design basics for web, print, PowerPoint, doodling on napkins, and more Lisa Blankenship 2006 (updated 9/08)
visual literacy: the joshua tree principle Graphic designer Robin Williams tells a story about receiving a book about trees as a girl. The first type of tree in the book was the Joshua Tree. She thought she’d never seen one before, but after reading about it in the book, she realized there were several in her own neighborhood in northern California. Source for this and CRAP principles: Williams, Robin. The Non-Designers Design Book. Berkeley, CA: Peachpit Press, 1994.
visual literacy: the joshua tree principle Even if you have no graphic design experience, you usually sense when a design is good or bad. Learning basic design principles, which we’ll refer to as “CRAP” principles (Contrast, Repetition, Alignment, Proximity), enables you to analyze designs in a thoughtful, informed way. It helps you know why a website or ad or PowerPoint’s design elements are good or…not so good. Plus you gain a greater ability to create designs—whether in print, web, PowerPoint, or whatever medium.
CRAP design principles Contrast Strong contrast adds visual interest to a page and makes it more attractive to the reader's eye. Contrast also highlights ideas the writer / designer feels are most important. What are examples of the contrast principle on this page?
CRAP design principles Repetition The principle of repetition entails repeating some aspect of the design so that each page is familiar. Repetition works to unify all parts of a design and creates a sense of consistency. Random or non-repetitive design makes the reader work too hard to make meaning or enjoy a design. What elements are repeated in this design?
CRAP design principles Alignment Nothing should be placed on a page arbitrarily. Every element should have some visual connection with another element on the page. This creates a clean, fresh, sophisticated look. In a unified design, every object (whether graphics, photos, or text) is aligned with other objects. This includes vertical and horizontal alignment. How are the objects on this page aligned?
CRAP design principles Proximity Just as ideas that go together are placed in the same paragraph in writing, items that relate to one another should be grouped together in design. When several items are in close proximity to each other, they become one visual unit rather than several separate units. Proximity helps readers organize information and make sense of the message in the piece. Where do you see “proximity” on this page?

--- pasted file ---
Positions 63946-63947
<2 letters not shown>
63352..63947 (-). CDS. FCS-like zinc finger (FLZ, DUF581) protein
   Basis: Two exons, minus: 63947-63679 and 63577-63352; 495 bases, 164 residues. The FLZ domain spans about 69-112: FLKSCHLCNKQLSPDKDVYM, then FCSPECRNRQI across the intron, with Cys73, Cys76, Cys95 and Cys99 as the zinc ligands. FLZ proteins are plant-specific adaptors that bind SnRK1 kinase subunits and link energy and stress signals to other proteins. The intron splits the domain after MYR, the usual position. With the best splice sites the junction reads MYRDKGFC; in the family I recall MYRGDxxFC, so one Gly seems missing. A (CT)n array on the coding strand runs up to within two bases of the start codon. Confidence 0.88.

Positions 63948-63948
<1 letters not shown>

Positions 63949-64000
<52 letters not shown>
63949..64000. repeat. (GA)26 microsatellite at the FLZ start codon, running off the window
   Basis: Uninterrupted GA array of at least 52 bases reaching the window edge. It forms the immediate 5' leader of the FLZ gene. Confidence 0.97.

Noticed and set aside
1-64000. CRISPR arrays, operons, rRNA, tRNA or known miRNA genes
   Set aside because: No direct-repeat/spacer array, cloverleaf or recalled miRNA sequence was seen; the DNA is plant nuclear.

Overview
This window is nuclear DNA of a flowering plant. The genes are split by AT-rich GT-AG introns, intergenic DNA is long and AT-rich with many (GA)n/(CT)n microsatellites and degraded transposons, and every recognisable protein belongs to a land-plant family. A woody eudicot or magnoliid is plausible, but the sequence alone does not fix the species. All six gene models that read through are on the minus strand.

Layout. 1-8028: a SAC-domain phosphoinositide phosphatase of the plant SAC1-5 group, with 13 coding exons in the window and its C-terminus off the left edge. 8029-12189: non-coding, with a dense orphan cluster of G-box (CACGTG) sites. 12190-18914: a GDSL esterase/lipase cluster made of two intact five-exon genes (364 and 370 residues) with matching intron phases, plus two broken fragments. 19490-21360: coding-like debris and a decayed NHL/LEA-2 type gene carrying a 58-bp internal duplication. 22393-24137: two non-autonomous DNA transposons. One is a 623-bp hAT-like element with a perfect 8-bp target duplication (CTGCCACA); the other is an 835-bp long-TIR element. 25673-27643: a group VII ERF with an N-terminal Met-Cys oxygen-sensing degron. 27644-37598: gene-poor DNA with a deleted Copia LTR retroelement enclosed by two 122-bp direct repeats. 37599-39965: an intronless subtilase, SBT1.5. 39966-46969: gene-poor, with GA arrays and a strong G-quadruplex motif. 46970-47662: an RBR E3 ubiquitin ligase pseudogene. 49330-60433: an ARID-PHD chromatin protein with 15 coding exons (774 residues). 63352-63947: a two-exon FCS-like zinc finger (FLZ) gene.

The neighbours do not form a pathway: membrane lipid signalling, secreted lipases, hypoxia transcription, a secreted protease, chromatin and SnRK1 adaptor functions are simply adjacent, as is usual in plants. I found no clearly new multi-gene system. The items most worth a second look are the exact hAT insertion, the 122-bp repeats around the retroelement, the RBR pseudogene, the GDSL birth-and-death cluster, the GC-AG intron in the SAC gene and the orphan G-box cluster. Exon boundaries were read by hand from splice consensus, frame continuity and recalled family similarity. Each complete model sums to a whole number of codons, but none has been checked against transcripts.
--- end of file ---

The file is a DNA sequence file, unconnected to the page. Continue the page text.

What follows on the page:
more principles of good design • Text and graphics usually are cleaner and easier to read if they are left justified rather than centered. This is related to the principle of alignment. • http://www.joshua.tree.national-park.com/ • 2. A design needs a focal point—a place our eyes are drawn to. In print pieces this usually is a headline, pull quotes, or visual elements such as photos or graphics. No one wants to read large blocks of plain text. This is related to the principle of contrast. • no:http://www.hrw.org/ • yes:http://www.tortureisnotus.org/
more principles of good design • 3. Avoid using all capitals in your titles and headers. Also avoid using italics on your site—harder to read on the web. • 4. Keep it simple; the best designs often are. Don’t feel like you have to get fancy in order to be good. The Mark Twain rule of thumb in writing can also be applied to design: it takes great effort to be simple and succinct. • bad: http://www.valweb.org/http://www.rogerart.com/ • Except in certain, rare situations (think: MySpace) brightly colored and/or textured backgrounds should be avoided like the plague. http://www.globalaigs.org/
more principles of good design • Avoid information overload. “White space,” or blank space without graphic elements or text, is not a waste of space; it’s an opportunity to draw attention to the elements and words on the page and is one of the most important aspects of good design. • http://tastyresearch.wordpress.com/2006/08/28/how-nothing-became-something-white-space-rhetoric-history-and-meaning/ • http://www.apple.com/getamac/ • http://video.google.com/videoplay?docid=36099539665548298&q=microsoft+ipod
CRAP principles at work Practice your visual literacy by analyzing these websites. Where do you see the CRAP principles at work—or not? http://www.one.org/about/ http://www.joshua.tree.national-park.com/ http://www.hrw.org/ http://www.tortureisnotus.org/ http://www.uga.edu/sea/ http://www.facebook.com/
helpful sites for your designs images: http://www.sxc.hu/ design: http://www.urlsinternetcafe.com/classroom/features/index.html /